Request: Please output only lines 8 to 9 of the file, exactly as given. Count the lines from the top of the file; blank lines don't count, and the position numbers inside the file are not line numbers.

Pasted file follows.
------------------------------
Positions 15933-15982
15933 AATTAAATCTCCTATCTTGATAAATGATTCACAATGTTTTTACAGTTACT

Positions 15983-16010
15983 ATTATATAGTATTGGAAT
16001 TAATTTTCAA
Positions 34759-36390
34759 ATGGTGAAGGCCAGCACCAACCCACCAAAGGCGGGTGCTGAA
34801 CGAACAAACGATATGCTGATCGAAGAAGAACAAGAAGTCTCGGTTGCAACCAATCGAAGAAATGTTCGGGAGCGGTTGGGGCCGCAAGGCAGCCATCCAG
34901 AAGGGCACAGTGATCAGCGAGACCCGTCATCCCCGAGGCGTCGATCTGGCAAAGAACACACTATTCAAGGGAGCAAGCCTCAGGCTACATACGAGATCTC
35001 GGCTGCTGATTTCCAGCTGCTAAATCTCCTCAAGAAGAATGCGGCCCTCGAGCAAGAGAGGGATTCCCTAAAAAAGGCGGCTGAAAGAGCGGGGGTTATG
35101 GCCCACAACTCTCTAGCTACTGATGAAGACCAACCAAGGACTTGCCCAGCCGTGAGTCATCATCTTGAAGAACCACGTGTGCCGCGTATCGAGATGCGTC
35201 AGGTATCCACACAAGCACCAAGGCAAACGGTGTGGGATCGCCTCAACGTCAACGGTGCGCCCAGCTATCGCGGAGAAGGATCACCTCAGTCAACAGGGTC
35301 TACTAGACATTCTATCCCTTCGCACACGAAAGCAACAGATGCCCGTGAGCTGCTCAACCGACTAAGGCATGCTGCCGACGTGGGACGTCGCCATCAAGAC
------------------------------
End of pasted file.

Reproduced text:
34801 CGAACAAACGATATGCTGATCGAAGAAGAACAAGAAGTCTCGGTTGCAACCAATCGAAGAAATGTTCGGGAGCGGTTGGGGCCGCAAGGCAGCCATCCAG
34901 AAGGGCACAGTGATCAGCGAGACCCGTCATCCCCGAGGCGTCGATCTGGCAAAGAACACACTATTCAAGGGAGCAAGCCTCAGGCTACATACGAGATCTC